Fleas are very small and difficult to find because they hide within the thick hair coats of dogs and cats. Adults look like small reddish-brown sesame seeds. They can occasionally be seen scurrying in the hair coat, especially around the neck and ears, along the rump and tail head, and in the underbelly and groin areas (where thinner hair can make them easier to see). But often, the only sign of a flea problem is your pet’s scratching and biting, which can produce raw areas of skin infection.
In many instances, pets can become allergic to fleas, so that even a single bite sets off intense itching and red, sore, infected “hotspots.”
Sometimes, you may also see “flea dirt,” which is dried-up flea excrement. If you brush this gritty material out of the hair coat onto a white sheet of paper or paper towel, you’ll notice individual, reddish brown crusts that look like tiny commas. If you add a drop of water, you’ll see a brown ring around the “dirt” as the digested blood leaches out into the paper. If an area is heavily infested, you may even see bites on people, usually around the ankles, from newly emerged adult fleas seeking their first blood meal.
Many products are available to kill fleas and prevent their reproduction. These products are generally safe and effective, and many last for a month or longer after a single application. Most monthly preventives are topical products that are applied to the skin between the shoulder blades or along the backline of dogs and cats, but some products come in pill or collar form. Your vet can help you decide which one is most appropriate for you and your pet.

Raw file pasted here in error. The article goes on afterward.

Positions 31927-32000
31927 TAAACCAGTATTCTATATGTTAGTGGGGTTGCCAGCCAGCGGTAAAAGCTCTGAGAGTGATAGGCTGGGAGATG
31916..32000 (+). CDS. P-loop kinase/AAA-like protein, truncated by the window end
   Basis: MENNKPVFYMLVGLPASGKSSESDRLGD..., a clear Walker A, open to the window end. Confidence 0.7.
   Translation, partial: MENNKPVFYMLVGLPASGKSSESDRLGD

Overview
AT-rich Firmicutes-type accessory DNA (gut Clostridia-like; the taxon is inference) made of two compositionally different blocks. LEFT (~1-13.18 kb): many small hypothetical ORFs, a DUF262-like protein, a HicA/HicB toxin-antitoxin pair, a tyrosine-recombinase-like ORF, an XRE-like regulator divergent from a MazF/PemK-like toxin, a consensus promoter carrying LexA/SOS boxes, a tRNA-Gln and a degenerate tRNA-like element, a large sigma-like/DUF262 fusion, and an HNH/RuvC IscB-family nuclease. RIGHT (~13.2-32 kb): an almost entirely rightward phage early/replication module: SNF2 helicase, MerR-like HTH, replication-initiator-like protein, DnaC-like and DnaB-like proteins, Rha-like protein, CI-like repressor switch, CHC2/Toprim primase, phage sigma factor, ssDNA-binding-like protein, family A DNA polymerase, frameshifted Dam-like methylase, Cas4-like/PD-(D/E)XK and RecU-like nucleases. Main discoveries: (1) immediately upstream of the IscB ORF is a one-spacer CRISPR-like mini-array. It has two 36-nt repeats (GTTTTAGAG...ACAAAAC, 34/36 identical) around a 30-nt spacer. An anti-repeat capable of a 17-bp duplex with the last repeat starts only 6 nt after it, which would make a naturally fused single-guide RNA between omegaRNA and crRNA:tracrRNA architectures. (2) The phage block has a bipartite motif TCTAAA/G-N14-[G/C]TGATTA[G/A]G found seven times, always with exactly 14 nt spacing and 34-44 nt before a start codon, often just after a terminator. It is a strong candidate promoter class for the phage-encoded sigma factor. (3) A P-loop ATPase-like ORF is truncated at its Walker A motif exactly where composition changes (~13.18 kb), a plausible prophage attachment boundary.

Monthly treatments have largely replaced sprays, powders, dips, and flea collars that were mainstays of years past. If desired, some insecticidal sprays and shampoos can be safely applied in combination with monthly treatments. Ask your veterinarian to be sure these pesticides are safe when used in conjunction with monthly topical or oral medications. Always make sure to read labels carefully and heed all directions and warnings! And never use a canine flea product on a cat!
Judicious, consistent use of the most effective treatments will eventually eliminate flea infestations over time. To speed up the process, you can also use indoor and outdoor insecticides to kill off fleas around the home. Similarly, thorough washing of pet bedding and vacuuming carpets and upholstery will help remove many immature flea stages before they can turn into adults that jump onto your pet.
Most pets have no side effects when flea treatments are used correctly. If you’re worried about using man-made chemicals, ask your vet about “natural” flea control. But be warned, some so-called natural products are much less effective and can in some cases be more toxic than their man-made counterparts.
Giardiasis is caused by a parasite that takes hold in the intestinal tract and causes diarrhea, vomiting, weight loss, and tiredness. It’s passed to the environment through infected feces, and both dogs and cats can get it. If a pet has been infected with the giardiasis-causing organism, a vet can give him or her medicines to treat the problem, but it’s a stubborn bug and it may take more than one treatment to eliminate.